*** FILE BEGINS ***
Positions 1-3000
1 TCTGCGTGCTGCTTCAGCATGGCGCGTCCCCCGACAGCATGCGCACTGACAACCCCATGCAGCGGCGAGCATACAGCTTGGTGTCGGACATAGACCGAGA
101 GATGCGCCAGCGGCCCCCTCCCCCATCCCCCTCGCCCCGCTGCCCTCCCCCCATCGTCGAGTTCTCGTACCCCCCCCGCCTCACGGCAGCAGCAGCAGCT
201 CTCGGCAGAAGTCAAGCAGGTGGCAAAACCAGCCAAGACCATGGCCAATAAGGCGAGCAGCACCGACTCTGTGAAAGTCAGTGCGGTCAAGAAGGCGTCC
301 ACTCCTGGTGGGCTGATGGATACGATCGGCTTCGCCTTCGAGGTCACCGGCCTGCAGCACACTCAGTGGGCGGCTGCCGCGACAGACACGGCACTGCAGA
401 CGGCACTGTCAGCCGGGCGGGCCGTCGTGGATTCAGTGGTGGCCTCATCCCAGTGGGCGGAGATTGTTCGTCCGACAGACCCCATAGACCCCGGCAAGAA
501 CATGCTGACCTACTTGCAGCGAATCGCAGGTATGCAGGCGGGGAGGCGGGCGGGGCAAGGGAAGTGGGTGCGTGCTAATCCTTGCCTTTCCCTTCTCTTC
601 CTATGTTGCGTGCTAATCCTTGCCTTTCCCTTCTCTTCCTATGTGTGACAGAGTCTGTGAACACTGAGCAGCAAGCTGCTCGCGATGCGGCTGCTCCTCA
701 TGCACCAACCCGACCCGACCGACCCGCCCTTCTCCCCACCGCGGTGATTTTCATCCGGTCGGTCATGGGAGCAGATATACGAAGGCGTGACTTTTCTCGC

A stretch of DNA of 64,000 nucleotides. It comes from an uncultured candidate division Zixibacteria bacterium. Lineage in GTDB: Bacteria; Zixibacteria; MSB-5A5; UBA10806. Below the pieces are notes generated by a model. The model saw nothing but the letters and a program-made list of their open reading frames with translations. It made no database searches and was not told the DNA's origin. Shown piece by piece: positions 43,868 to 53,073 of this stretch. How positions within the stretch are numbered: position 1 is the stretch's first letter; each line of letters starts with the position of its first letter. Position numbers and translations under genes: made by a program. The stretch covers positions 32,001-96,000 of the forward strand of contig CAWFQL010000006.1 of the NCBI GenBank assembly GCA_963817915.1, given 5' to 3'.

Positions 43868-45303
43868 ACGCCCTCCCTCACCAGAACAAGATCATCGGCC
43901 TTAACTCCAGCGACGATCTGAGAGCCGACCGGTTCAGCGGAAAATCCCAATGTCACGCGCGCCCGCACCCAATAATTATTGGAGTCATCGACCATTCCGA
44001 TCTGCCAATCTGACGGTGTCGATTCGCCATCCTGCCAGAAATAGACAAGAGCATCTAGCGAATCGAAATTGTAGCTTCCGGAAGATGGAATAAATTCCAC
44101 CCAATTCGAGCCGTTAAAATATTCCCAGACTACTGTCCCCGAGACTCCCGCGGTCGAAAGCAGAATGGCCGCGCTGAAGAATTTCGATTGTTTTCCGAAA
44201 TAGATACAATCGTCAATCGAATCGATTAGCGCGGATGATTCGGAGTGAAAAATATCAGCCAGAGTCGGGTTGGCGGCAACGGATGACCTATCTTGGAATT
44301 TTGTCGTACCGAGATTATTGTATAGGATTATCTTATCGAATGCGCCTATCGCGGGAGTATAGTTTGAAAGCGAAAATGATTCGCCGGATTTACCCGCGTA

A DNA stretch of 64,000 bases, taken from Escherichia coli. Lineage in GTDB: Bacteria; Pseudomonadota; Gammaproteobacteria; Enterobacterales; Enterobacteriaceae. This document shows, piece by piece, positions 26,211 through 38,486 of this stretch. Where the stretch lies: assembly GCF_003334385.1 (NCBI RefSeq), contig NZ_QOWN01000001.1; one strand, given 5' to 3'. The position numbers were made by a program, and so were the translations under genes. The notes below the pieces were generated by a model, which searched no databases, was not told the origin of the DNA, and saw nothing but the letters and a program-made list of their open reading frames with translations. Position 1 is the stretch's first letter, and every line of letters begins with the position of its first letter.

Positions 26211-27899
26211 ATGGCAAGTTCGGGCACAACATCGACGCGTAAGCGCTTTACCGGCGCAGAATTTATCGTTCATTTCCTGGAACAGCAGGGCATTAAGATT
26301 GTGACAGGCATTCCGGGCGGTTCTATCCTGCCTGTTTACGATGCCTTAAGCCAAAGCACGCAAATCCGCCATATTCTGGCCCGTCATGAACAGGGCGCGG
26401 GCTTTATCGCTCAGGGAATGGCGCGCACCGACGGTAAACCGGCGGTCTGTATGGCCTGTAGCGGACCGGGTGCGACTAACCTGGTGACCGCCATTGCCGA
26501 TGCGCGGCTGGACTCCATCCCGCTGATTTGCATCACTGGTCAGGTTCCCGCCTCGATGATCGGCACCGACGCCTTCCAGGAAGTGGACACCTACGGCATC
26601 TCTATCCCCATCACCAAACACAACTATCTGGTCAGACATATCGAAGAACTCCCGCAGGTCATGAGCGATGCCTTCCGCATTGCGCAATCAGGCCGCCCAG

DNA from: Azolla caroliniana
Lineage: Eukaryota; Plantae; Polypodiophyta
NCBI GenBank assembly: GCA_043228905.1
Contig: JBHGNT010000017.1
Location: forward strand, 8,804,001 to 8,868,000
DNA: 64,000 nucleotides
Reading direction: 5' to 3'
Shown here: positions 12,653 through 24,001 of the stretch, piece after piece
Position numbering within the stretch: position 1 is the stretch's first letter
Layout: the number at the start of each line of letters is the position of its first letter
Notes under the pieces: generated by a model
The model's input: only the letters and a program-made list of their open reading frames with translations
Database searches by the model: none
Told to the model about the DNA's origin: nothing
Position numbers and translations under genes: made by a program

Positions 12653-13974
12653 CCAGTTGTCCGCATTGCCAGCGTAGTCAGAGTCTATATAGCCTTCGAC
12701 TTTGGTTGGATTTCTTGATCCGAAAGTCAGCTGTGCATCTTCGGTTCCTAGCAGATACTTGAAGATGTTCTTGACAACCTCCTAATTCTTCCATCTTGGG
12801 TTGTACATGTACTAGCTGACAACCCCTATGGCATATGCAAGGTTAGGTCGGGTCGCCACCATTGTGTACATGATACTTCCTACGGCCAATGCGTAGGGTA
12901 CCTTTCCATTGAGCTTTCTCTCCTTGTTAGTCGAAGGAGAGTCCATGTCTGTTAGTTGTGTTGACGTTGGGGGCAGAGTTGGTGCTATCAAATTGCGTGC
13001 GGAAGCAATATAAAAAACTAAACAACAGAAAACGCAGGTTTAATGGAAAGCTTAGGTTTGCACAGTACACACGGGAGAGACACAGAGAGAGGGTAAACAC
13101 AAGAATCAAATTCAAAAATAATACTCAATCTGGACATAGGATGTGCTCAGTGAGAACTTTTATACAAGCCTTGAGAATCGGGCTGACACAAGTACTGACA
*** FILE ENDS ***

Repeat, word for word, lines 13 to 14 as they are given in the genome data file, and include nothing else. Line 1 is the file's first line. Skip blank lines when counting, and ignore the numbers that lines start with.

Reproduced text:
43901 TTAACTCCAGCGACGATCTGAGAGCCGACCGGTTCAGCGGAAAATCCCAATGTCACGCGCGCCCGCACCCAATAATTATTGGAGTCATCGACCATTCCGA
44001 TCTGCCAATCTGACGGTGTCGATTCGCCATCCTGCCAGAAATAGACAAGAGCATCTAGCGAATCGAAATTGTAGCTTCCGGAAGATGGAATAAATTCCAC